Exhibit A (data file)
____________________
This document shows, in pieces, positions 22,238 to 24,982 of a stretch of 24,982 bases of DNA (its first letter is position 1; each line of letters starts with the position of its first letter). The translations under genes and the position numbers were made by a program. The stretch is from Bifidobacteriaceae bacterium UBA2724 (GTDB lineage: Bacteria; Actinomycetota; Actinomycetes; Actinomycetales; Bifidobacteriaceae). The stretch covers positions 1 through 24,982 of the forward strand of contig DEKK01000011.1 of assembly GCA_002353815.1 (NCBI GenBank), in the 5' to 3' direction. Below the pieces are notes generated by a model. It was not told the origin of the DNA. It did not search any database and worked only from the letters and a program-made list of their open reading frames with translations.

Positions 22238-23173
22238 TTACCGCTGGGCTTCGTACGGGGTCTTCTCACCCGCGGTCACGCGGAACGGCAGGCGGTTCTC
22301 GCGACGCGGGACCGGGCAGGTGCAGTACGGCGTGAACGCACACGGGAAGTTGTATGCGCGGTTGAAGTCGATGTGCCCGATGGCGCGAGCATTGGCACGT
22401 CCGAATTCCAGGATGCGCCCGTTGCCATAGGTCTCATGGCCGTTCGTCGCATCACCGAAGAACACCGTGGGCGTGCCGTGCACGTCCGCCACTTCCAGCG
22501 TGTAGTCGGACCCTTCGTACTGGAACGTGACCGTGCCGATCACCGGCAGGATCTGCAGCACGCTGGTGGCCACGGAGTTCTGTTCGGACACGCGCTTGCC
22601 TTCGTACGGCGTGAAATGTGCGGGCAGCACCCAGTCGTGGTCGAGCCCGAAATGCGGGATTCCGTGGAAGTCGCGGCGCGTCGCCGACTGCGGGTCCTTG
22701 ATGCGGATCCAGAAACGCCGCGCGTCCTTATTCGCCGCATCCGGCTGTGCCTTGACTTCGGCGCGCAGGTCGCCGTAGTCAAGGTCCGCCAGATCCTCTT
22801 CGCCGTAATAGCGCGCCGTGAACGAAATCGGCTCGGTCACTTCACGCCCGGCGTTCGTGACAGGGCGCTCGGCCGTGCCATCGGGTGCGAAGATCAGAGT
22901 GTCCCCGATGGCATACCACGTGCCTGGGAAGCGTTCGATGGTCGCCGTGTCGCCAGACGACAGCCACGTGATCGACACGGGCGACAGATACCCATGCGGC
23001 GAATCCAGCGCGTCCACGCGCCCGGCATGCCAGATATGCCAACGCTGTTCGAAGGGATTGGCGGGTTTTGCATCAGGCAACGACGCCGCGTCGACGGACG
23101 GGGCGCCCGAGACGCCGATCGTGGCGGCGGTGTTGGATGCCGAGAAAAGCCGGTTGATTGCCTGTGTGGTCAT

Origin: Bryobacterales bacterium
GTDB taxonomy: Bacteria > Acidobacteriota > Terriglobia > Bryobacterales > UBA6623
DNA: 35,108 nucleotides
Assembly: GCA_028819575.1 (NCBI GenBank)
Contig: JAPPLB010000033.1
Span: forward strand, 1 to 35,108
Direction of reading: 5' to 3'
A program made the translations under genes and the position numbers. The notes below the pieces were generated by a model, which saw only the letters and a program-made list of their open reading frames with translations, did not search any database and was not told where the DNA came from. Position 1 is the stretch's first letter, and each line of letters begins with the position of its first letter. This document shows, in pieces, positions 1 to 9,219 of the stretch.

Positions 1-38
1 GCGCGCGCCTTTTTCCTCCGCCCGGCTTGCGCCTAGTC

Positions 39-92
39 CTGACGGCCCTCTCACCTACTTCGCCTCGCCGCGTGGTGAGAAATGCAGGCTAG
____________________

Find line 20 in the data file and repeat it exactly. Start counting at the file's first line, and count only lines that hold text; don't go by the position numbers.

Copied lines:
A program made the translations under genes and the position numbers. The notes below the pieces were generated by a model, which saw only the letters and a program-made list of their open reading frames with translations, did not search any database and was not told where the DNA came from. Position 1 is the stretch's first letter, and each line of letters begins with the position of its first letter. This document shows, in pieces, positions 1 to 9,219 of the stretch.